Gary Ferrington

Gary Ferrington is a University of Oregon Sr. Instructor Emeritus whose career spanned over 30 years as the College of Education’s Instructional Systems Technology program director. He has been, since retiring in 1998, actively involved in the Eugene arts community serving for nine years on the Board of Directors for the Downtown Initiative for the Visual Arts Center where he also coordinated its online and print public relations efforts. Since the closing of the center during the Great Recession he has committed himself to advocating for the performance of contemporary music and dance. He is a volunteer with the Eugene Ballet Company and is an advocate for the UO School of Music and Dance programs in music composition, Intermedia Technology, and jazz studies. His articles for Oregon ArtsWatch, focusing primarily on music, dance and occasionally theatre in Eugene, can be found online at artswatcharticles.blogspot.com.

 

The soul of humanity and the fate of the planet are intertwined

Raising environmental awareness through music with Anima Mundi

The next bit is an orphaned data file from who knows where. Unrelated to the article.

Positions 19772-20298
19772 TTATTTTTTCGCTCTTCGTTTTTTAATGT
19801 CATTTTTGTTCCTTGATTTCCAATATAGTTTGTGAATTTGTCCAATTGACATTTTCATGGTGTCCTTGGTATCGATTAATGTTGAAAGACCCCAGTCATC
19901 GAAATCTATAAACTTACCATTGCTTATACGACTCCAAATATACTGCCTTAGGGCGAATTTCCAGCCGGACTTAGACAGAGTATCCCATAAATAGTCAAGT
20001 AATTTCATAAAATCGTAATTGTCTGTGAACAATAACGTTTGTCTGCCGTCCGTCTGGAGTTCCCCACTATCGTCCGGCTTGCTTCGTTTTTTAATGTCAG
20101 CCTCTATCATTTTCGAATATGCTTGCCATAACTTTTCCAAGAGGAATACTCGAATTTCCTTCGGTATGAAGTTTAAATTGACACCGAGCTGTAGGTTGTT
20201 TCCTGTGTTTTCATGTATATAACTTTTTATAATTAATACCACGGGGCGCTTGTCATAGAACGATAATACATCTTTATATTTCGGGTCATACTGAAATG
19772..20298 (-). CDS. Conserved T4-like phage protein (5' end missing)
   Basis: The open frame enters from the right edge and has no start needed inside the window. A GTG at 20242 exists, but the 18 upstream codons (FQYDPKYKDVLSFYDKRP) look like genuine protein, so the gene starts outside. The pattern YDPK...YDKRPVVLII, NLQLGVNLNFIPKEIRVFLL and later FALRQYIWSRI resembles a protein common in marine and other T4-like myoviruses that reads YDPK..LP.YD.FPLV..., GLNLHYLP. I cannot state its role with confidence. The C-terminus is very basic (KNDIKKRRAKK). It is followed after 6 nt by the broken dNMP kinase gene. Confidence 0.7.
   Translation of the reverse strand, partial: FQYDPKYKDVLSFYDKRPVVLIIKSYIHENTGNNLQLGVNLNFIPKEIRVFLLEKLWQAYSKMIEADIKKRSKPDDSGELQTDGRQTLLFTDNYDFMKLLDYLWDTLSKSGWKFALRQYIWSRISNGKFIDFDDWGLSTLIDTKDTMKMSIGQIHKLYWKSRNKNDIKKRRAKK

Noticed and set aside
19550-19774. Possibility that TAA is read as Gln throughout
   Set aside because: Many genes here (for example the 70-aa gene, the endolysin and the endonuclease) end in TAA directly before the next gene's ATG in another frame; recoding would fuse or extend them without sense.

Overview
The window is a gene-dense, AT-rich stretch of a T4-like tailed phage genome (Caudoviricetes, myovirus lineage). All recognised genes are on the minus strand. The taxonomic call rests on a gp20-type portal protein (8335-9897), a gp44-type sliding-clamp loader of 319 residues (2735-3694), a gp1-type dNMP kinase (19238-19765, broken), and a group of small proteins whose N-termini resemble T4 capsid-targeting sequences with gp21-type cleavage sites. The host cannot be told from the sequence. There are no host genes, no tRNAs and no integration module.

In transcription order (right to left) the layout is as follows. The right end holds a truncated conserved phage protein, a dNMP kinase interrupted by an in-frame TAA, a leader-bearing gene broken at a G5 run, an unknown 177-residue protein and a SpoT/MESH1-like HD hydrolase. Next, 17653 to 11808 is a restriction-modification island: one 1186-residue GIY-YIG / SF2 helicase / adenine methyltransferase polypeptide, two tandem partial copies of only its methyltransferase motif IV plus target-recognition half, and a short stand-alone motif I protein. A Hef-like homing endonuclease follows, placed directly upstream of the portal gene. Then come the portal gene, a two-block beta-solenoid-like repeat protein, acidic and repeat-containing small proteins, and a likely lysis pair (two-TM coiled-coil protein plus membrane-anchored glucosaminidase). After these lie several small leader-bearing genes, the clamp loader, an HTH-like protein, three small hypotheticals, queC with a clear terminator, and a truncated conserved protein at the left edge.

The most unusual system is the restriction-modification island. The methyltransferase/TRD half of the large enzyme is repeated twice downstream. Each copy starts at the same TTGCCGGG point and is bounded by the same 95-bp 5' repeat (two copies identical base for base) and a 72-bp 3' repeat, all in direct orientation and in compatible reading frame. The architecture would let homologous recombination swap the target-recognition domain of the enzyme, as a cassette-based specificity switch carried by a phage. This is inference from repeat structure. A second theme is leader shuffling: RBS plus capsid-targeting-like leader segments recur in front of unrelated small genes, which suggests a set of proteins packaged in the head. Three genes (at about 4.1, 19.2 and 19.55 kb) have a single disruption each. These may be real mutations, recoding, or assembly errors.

Scene from 'A Time For Life.' Photo by Robert Kyr.
Scene from ‘A Time For Life.’ Photo by Robert Kyr.

An exciting array of artists is featured in the Ashland-based Anima Mundi Productions Heart of Humanity concert series this spring, including the choral ensemble Cappella Romana, Third Angle New Music, soprano Estelí Gomez, guitarist Colin Davin, and the HEX Vocal Ensemble. The series, now in its second season, began on April 18 with the world premiere of Robert Kyr’s new film, A Time For Life, an environmental oratorio performed by Cappella Romana and Third Angle New Music. The webcast of this beautiful choral work highlights Anima Mundi’s stated mission to bring audiences “… the power of the arts to stir the soul, foster community, and address urgent social and environmental problems.”